However this presupposes that there has been complete agreement on all material terms. If the employer and employee come to a provisional agreement subject to settling material details and before the details are agreed the employee seeks to come to work but is not allowed to do so, the employer's refusal to allow him to come to work will be "dismissal". For example, if the employer insists that the agreement must be in the form of a compromise agreement, the fact that the various conditions applicable to compromise agreements have not been satisfied (such as that the agreement must be in writing) can be good evidence that there has been no complete agreement (Asamoah-Boakye v Walter Rodney Housing Association Ltd [2001] EWCA Civ 85).

It is established law that "where there is a mutual consent established and freely reached between the parties, this is inconsistent with the word 'dismissal' as defined ... and indeed in its ordinary usage" (Birch v University of Liverpool [1985] EWCA Civ 8).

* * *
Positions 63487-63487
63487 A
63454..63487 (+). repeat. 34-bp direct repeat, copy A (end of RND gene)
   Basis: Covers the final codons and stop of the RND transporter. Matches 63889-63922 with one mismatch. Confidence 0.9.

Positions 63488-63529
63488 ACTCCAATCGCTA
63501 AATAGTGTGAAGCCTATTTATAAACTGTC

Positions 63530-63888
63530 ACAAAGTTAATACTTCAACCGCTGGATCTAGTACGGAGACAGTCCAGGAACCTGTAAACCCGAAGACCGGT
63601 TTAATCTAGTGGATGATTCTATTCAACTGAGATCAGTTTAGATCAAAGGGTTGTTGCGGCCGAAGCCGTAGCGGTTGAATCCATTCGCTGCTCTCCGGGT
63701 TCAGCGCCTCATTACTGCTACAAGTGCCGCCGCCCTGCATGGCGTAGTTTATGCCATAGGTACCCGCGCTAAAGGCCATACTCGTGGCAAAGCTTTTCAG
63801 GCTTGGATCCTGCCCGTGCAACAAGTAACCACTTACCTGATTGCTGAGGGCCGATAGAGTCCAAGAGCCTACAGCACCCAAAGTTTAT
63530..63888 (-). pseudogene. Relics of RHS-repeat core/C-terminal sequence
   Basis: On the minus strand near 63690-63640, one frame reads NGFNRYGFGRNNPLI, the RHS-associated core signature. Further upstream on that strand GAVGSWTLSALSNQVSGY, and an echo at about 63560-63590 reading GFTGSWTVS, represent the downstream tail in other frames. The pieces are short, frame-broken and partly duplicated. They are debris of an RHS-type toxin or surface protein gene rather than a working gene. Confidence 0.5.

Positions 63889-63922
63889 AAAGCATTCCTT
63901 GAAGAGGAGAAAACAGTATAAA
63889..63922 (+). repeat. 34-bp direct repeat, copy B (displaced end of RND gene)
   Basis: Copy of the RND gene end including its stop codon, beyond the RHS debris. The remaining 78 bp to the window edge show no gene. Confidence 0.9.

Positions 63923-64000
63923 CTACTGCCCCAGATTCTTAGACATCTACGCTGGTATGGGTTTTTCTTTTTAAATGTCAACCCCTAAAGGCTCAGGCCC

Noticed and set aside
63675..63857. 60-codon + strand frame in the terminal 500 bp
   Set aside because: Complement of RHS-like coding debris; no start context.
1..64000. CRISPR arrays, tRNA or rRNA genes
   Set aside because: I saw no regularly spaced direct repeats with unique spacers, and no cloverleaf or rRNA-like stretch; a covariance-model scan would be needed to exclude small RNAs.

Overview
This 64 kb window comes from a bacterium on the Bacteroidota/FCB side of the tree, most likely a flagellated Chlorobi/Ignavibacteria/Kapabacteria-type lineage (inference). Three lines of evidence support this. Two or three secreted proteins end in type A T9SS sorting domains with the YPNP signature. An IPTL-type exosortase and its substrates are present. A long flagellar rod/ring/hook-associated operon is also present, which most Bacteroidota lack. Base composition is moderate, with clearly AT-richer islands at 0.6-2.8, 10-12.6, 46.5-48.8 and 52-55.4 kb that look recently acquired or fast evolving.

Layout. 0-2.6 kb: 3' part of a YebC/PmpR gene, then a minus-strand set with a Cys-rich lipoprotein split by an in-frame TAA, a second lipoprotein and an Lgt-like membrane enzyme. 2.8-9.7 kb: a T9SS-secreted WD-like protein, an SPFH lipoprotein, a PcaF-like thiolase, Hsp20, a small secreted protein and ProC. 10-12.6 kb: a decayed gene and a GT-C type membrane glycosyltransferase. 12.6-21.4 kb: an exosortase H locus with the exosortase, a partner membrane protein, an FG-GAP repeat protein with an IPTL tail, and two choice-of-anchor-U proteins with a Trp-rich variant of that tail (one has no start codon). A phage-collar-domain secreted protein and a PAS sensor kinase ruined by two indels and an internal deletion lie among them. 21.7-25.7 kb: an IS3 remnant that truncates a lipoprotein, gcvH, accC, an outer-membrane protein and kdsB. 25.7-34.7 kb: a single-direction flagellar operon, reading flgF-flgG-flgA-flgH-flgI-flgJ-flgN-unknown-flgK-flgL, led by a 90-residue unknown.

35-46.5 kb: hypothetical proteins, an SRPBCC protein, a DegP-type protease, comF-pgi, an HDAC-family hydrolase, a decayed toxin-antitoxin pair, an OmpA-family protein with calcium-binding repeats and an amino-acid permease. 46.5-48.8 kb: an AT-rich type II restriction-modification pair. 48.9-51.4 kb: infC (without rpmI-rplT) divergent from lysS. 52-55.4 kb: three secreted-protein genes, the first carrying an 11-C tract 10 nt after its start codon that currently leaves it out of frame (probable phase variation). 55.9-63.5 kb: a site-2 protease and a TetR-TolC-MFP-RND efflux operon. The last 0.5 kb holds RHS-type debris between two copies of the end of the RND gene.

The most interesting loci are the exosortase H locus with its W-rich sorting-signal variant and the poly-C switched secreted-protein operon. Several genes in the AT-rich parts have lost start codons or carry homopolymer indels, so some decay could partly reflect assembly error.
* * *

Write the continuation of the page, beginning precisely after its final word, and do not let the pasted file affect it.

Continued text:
"Freely reached" is an important element (see Forced resignation above). In Sandhu v Jan De Rijk Transport Ltd [2007] EWCA Civ 430 the employee was dismissed at the start of a meeting with his employer and then negotiated what purported to be mutually agreed terms of severance. Both an Employment Tribunal and the EAT held that he had resigned by mutual consent and therefore could not bring an unfair dismissal claim. The Court of Appeal overturned this decision. It held that the fact that he remained in the meeting to negotiate terms did not undo the fact of the dismissal and that any suggestion that terms of severance indicated mutual agreement must be discounted as clearly they had not been reached in an atmosphere of free and unpressurised negotiation. In law the employee had therefore not resigned but had been dismissed and so was able to bring his unfair dismissal claim

Letter to employee warning of dismissal

A letter telling an absent employee that he will be dismissed if he fails to turn up to work on such and such a date does not count as dismissal or even as a notice of dismissal as it is up to the employee to decide whether to come back to work. It therefore follows that an employment tribunal will have no jurisdiction if the claimant files an unfair dismissal application before the deadline date (Rai v Somerfield Stores Ltd UKEAT 0557/02/1205).

Effect of a successful internal appeal

Where a contractual disciplinary procedure includes demotion as an alternative sanction to dismissal on appeal, an employee who succeeds in appealing against dismissal will be treated as if he had never been dismissed (Roberts v West Coast Trains Ltd [2004] EWCA Civ 900).

Main Sources: 
  • ERA 1996, section 95(1)
  • ERA 1996, section 136